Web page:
Countering the opposition, Shah said the view that the right to equality before law under Article 14 was violated by the CAB was incorrect, saying the Constitution provided for reasonable classification and the non-Muslims in the three Islamic nations constituted a specific class. He said the bill is intended to ameliorate the conditions of those who have fled their homes and do not have the option to return. He played on the word “minority” to remind the opposition that it was term that often figures in its formulation, only this time it applied to those in countries covered by the bill.

He also responded to the criticism that bill had failed to cover Tamils who face persecution in Sri Lanka. Shah said that India had taken specific measures to help specific communities at different points in time , saying that citizenship was indeed offered to refugees in 1964. “ We also took in people from estwhile east Pakistan in 1969 and from Uganda. This bill is designed to specifically help the minorities from Pakistan, Bangladesh and Afghanistan” . He took a dig at Congress saying “This party partners Muslim League in Kerala and Shiv Sena in Maharashtra.” The treasury benches were led by Shah with Prime Minister Narendra Modi not being in the House.

The opposition, led by interventions by Congress’s Manish Tewari, Trinamool’s Saugata Roy and RSP’s N K Premchandran, accused the government of masking political motives and bringing a bill that is divisive and singles out one religious denomination. They also said the bill does not pass the test of constitutionality and must not be admitted or taken up for consideration by Parliament. The government, however, recieved the support of north east states barring Sikkim, assured by Shah’s references.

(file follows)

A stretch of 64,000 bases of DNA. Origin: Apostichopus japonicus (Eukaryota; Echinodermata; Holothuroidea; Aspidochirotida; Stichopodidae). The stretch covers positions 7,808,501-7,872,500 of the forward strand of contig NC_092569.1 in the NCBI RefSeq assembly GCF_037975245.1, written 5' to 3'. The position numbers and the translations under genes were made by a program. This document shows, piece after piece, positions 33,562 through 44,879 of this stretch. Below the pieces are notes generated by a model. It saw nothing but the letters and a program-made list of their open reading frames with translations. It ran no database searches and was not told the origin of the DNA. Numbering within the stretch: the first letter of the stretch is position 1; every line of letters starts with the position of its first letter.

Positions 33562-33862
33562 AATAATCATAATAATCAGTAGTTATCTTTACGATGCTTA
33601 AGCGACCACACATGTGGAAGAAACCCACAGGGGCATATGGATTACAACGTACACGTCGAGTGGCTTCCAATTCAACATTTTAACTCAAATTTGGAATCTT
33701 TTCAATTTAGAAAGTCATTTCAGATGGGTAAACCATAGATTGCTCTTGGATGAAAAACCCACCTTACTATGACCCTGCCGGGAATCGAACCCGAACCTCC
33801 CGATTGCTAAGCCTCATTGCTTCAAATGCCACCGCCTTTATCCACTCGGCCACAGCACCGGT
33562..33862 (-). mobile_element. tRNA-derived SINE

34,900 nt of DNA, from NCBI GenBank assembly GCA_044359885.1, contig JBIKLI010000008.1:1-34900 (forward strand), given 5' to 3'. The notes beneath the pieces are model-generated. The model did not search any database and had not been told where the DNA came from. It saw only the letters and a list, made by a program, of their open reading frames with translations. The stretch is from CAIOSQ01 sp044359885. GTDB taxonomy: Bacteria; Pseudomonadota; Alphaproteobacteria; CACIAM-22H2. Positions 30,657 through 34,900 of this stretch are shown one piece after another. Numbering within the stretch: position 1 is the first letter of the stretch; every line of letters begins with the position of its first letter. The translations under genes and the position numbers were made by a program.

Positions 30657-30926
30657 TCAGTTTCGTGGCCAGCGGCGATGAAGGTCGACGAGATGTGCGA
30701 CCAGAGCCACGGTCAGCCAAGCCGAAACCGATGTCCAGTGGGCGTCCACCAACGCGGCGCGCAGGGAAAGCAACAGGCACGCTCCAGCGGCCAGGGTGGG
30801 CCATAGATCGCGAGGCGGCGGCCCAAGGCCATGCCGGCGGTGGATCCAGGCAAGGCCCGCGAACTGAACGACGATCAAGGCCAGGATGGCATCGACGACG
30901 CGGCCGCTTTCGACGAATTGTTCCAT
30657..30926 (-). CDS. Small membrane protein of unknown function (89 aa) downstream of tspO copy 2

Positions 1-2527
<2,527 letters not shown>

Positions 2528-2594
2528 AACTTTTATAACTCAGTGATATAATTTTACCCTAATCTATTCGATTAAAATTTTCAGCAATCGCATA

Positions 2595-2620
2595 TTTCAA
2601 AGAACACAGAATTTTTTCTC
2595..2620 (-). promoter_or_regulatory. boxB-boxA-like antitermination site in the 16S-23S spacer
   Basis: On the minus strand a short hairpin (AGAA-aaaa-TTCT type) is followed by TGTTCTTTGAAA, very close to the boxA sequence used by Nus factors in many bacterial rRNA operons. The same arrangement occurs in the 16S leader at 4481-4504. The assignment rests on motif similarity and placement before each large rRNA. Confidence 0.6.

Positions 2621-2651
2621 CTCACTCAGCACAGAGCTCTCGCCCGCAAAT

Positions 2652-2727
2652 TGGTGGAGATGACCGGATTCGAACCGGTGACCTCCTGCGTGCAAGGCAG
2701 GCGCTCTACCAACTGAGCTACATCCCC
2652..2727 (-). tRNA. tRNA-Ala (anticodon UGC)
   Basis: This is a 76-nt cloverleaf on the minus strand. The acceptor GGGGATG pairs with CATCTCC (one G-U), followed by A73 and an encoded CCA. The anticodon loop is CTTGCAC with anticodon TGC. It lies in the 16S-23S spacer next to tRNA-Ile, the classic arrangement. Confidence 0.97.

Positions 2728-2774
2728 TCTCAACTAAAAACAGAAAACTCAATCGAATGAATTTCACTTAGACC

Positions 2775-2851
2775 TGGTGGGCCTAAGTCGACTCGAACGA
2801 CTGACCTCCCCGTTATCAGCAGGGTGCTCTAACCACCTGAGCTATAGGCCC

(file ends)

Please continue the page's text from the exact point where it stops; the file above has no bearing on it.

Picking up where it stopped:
The opposition also questioned how the grounds of religious persecution will be established, with DMK also asking whether Muslims seeking to come into India from Pakistan occupied Kashmir should not be considered eligible. Contrary to earlier indications, the Telangana Rashtra Samithi opposed the bill while TDP and YSR-CP supported it. Other supporters of the bill include BJD which has a sizeable presence. BJP ally JD(U), which has often differed on Hindutva issues, said the Bill should not be linked to secularism. “Bill is meant to provide citizenship to those originally from here, no need to combine it with religion or other countries,” said JD(U)’s Rajiv Ranjan.

Opposition parties that vehemently opposed the CAB included SP, BSP, NCP, AIMIM and Trinamool.

Shah said that a distinction will need to be drawn between intruders and refugees. “The citizenship amendment bill does not discriminate against anyone and does not snatch anyones rights,” he said while initiating the debate.

Trying to allay apprehensions, Shah said the Modi government is committed to protect the customs and culture of the region.

The minister said India has given similar rights in the past, saying Manmohan Singh and L K Advani could become prime minister and deputy prime minister and persons displaced from Pakistan and Bangladesh have contributed to India’s development.
During the debate also saw AIMIM chief Asaduddin Owaisi tearing the bill, saying it was making Muslims “stateless” and will lead to another Partition.